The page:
Commencement Exercises
June 5, 2001 

Latin Salutatory Oration (Translation)

Christopher Bradley

Sing, muse, sing a salutation for our class; but let it neither be sung in pig Latin, nor let my words be pearls thrown to swine [laugh].

You, first, you, President Shapiro, I greet with all the gravitas entrusted to me upon this hallowed occasion; you who are thrice and four times honored since you practically rebuilt--a thing amazing to behold!--our university: Such a task it was to build so many great things. In addition, most honored Professor Tilghman, our new president, I greet you and wish you well; I greet also the Board of Trustees, friends, and our long-suffering families.

But for you I reserve a special greeting, my most dear classmates, for whom the mystery of the knowledge of the Latin language is reserved [laugh]. Latin was the universal language of scholarship throughout the Western world when this university was founded not because it divided the elite from the unlearned, but because it transcended vernacular differences and could be spoken by people of different nations and tongues. And as Princeton goes forward into the new millennium--spelled with one n or two? [laugh]--we do well to remember that we are in the service of not merely this nation but all nations [applause].

For truly, despite appearances, all roads do not lead to Wall Street [laugh]; and whether our steps remain in the well-worn study of Latin or lead to Latin America, I hope that we will take with us not superior erudition--which classes such as Physics for Poets, Rocks for Jocks, and E-mail for Credit certainly imparted [laugh]--but rather an ability to think critically and carefully about the world around us, and about ourselves. We thank our professors for this training [applause].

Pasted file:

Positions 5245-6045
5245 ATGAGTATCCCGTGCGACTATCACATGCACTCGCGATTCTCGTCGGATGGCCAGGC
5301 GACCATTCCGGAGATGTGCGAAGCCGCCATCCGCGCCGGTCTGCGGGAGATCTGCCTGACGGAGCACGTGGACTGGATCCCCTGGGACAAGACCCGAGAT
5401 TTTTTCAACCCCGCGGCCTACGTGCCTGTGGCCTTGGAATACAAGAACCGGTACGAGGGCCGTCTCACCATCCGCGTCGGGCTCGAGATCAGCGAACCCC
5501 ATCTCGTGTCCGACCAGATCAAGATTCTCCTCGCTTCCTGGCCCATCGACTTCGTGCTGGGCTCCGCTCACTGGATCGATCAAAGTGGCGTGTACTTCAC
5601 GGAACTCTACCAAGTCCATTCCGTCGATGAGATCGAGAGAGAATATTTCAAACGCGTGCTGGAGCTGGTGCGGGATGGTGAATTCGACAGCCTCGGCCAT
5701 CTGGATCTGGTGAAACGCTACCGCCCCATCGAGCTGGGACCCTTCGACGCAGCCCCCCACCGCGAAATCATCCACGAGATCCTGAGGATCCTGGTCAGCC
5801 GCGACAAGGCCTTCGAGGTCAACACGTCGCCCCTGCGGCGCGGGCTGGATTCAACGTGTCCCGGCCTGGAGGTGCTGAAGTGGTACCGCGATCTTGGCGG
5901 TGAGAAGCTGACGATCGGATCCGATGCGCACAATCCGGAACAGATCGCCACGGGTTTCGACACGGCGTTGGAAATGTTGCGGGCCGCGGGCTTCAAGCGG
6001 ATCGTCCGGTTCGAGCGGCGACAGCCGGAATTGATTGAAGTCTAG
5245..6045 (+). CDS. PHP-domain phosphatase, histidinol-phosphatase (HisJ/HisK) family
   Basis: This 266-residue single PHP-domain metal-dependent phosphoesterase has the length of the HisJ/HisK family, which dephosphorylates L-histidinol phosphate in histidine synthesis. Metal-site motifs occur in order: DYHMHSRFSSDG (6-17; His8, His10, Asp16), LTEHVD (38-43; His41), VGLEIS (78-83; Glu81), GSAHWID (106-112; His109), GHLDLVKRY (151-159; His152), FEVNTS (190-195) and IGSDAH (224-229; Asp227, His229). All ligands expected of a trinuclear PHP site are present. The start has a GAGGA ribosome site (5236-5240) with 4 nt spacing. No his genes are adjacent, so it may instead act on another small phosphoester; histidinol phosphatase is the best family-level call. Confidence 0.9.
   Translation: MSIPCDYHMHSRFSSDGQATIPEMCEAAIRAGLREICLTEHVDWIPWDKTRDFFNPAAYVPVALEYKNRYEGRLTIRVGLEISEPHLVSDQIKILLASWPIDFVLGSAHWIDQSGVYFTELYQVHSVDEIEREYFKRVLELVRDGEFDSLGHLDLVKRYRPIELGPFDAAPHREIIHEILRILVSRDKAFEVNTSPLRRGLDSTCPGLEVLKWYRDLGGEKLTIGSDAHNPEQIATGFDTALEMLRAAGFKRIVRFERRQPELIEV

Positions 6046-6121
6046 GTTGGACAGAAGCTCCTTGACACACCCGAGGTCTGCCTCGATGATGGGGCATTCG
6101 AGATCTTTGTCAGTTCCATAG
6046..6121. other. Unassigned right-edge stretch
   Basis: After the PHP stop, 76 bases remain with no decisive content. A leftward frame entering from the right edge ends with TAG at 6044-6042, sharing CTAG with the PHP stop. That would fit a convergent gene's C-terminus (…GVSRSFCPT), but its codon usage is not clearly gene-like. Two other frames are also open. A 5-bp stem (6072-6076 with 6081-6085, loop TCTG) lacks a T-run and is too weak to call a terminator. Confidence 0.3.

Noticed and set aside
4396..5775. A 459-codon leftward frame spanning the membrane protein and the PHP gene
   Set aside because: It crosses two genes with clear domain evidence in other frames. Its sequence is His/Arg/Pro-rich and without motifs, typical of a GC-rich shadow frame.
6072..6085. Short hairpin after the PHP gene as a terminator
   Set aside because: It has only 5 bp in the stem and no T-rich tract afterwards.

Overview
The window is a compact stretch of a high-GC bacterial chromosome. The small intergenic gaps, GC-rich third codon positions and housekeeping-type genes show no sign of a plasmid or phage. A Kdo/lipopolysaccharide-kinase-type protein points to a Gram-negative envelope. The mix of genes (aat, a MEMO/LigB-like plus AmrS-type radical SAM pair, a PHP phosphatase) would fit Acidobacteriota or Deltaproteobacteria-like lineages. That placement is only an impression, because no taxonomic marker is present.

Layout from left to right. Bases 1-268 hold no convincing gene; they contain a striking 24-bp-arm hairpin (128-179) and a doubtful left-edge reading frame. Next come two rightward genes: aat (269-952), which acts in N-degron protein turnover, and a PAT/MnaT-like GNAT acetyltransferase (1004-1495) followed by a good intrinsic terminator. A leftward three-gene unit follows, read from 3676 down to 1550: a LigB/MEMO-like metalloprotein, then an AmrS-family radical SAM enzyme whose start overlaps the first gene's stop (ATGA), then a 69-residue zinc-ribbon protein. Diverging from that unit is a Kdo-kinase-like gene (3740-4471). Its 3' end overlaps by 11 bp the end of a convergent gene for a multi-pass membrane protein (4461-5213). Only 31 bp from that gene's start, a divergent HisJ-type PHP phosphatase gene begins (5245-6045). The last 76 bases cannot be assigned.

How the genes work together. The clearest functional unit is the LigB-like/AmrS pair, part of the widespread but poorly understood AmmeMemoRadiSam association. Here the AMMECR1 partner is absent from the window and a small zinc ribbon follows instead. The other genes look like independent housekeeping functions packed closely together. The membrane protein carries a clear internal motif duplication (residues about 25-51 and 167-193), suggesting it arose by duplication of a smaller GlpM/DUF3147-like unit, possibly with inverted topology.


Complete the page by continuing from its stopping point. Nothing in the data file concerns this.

Moreover, I am certain that we will hereafter preserve in our hearts more, many more things, for surely we will not forget those who returned as champions from the field, those illustrious ones who debated concerning the well-being of our government in the public forum, those who were champions of the drinking-cup, those who were conscientious servants of their fellow-citizens, those who were actors, and writers, and musicians in bands whom I name honoris causa: Scotch for Breakfast, the Emergency Funk Squad, the Great Noon and 'calico.' [applause].

We should all preserve our memory of the time we have spent at Princeton, the joys we have experienced together, even while we call for this school, our alma mater, to grow in new and diverse ways.

My class, may you lead your life in great peace and prosperity. I thank you for patiently listening to my speech, however humble it is; and I thank you for the many lessons that you have taught me; may our learning together never cease! My friends--latinate and barbaric alike--hail and farewell.